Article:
An Important Set of Four Large Porphyry Obelisks.
An Important Set of Four Large Porphyry Obelisks. Each obelisk is of square section tapering form with a spiked orb finial and embellished with carved roundels of the twelve Roman Emperors in profile. The main body is raised on ball supports putdown on square sectioned plinth bases.
Porphyry is a remarkably hard, durable rock, which in antiquity derived its name from the fact that its intense, dark red colour, speckled with white inclusions, is similar to the purple colour called purpura by the Romans. The name was extended by association to the massif where porphyry was quarried in Egypt, which the Romans called Mons Porphyrites.
The Romans began to quarry porphyry in the First Century BC, employing it in such large quantities that by the Fifth Century AD the quarries were nearly exhausted. It was used extensively for monumental elements, and it became invested with an Imperial symbolism, perhaps on account of its analogy with the purpura, which from ancient times had been seen as the perogative of regal dignity. The use of Porphyry was in fact limited by Diocletian to the Imperial family.
The Romans used this porphyry for the Pantheon’s inlaid panels, for the togas in the sculpted portraiture of their emperors, and for the monolithic pillars of Baalbek’s Temple of Heliopolis in Lebanon. Today there remain at least 134 porphyry columns in buildings around Rome, all reused from imperial times, and countless altars, basins and other objects.
Byzantium, too, was enamored of porphyry. Constantine the Great celebrated the founding of his new capital, Constantinople (later Istanbul), in the year 330 by erecting there a 30-meter (100′) pillar, built of seven porphyry drums, or cylinders, that still stands. Eight monolithic columns of porphyry support Hagia Sophia’s exedrae, or semicircular niches. Justinian’s chronicler, Procopius, called the columns “a meadow with its flowers in full bloom, surely to make a man marvel at the purple of some and at those on which the crimson glows.”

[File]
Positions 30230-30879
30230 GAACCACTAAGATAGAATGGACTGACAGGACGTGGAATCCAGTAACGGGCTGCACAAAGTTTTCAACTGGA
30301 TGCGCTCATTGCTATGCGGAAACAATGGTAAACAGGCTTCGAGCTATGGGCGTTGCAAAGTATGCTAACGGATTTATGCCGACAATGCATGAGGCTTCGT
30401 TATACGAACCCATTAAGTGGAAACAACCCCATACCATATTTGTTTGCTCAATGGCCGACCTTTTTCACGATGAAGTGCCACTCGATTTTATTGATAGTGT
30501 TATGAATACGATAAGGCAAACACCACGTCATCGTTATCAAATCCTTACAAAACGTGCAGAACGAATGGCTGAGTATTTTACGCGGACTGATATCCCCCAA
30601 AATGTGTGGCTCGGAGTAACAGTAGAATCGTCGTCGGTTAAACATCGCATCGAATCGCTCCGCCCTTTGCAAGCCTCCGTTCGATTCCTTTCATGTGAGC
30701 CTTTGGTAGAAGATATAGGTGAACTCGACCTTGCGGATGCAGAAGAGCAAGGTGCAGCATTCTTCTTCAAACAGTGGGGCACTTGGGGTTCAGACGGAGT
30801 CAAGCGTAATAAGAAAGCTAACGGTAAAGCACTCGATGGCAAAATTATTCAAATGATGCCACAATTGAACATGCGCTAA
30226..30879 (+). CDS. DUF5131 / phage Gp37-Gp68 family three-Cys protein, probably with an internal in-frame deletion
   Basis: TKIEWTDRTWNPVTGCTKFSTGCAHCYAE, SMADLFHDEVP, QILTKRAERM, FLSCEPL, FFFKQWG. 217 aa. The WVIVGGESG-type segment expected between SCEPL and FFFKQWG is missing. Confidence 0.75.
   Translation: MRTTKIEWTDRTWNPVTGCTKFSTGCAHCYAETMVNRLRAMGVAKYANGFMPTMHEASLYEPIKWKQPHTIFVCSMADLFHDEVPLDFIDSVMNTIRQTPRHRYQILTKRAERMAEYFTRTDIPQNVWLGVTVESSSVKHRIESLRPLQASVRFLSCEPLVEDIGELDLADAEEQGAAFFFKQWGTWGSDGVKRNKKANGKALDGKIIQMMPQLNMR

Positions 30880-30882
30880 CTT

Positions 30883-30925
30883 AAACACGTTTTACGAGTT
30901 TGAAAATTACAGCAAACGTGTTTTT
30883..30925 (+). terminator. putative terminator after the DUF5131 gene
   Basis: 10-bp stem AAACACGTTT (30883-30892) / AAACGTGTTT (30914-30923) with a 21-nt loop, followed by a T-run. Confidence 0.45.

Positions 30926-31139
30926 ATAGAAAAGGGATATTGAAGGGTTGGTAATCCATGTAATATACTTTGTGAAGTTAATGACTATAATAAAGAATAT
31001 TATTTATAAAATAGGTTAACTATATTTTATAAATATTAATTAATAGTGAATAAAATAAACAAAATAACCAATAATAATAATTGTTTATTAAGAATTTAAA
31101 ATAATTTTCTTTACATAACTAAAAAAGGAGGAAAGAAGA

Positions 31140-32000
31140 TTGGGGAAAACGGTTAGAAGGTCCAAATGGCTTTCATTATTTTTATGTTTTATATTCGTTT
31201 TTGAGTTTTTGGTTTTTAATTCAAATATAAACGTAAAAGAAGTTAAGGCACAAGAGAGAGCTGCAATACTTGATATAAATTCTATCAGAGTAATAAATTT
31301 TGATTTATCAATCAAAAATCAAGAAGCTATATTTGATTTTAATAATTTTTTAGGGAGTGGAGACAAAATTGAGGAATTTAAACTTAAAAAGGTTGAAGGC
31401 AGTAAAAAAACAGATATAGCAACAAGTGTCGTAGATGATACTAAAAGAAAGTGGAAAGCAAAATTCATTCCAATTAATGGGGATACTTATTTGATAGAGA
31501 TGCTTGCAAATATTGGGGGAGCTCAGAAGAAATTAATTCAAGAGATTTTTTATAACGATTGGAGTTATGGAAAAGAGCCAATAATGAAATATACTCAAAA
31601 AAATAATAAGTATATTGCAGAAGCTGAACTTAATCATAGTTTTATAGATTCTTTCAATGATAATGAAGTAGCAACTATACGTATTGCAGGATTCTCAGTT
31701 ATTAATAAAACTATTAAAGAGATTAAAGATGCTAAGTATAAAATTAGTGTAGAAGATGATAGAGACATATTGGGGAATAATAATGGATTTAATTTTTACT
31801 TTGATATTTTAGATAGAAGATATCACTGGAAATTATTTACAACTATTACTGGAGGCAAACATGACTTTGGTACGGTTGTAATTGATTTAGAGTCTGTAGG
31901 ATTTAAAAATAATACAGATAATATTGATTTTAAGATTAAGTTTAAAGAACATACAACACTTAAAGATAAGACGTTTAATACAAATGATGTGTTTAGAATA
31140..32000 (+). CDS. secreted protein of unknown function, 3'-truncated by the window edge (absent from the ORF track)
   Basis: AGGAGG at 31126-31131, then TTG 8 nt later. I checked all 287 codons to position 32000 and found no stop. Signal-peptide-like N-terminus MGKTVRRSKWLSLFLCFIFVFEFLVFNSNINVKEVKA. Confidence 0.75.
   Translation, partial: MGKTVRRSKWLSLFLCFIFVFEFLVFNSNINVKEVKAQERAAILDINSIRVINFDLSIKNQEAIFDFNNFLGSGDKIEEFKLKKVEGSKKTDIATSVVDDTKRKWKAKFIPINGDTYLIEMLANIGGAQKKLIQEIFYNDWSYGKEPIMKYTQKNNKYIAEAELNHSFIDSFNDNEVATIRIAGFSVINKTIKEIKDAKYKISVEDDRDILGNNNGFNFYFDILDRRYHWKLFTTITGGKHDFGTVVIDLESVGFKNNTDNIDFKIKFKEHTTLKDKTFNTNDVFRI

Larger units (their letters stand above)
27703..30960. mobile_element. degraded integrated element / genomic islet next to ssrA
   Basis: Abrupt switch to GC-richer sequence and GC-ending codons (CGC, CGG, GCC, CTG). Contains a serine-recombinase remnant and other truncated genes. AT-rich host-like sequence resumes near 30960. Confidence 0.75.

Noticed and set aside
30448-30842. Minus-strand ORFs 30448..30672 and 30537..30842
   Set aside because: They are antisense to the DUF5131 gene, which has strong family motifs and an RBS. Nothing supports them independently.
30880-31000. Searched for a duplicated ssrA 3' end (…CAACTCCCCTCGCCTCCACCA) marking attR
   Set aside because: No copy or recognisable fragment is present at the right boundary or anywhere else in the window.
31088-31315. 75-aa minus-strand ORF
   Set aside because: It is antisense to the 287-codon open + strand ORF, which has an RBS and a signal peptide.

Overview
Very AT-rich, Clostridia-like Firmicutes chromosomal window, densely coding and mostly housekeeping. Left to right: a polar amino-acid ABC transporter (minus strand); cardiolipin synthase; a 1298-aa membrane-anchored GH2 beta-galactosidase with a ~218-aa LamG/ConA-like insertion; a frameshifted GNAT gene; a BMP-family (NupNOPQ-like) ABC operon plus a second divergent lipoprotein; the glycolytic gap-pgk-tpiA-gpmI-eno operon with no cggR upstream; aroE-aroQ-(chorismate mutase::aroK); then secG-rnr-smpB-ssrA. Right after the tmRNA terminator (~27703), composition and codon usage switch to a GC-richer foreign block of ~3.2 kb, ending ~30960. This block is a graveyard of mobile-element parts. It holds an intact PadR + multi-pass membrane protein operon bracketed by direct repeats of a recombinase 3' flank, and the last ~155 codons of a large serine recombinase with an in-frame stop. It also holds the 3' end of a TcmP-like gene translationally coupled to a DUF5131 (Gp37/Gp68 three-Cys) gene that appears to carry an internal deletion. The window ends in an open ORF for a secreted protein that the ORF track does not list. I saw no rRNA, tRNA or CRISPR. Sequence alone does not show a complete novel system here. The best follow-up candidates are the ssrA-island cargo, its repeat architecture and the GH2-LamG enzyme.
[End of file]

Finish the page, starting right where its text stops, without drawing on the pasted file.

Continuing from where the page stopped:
Porphyry served the imperium in death as well as birth. Nero was the first emperor to be entombed in a porphyry sarcophagus, according to Suetonius. Constantine’s porphyry sarcophagus has been lost, but that of his wife Constantia, decorated with peacocks, lambs, and grapes and thought to be a copy of his, is now in the collection of the Vatican Library. Those of the Holy Roman Emperors Frederick II, Henry IV and William I, and that of the Empress Constance, all porphyry, are in Sicily’s Palermo and Monreale cathedrals.
In later centuries, porphyry columns and other pieces were widely reused in new constructions, often reappearing far from their original Roman context. In 786, Charlemagne received permission from Pope Hadrian to remove classical columns of porphyry from Rome to build his cathedral at Aachen.
This sacred and celebrative significance of Porphyry continued to be greatly appreciated in the Renaissance courts and it was to become a much sought after material by Sixteenth Century collectors. In Florence, Grand Duke Cosimo I, had a particular liking for this stone and sponsored its use in large-scale sculptural works. Given that the ability to execute large sculptural works in this arduous material had long since been lost, such works represented a remarkable technical accomplishment.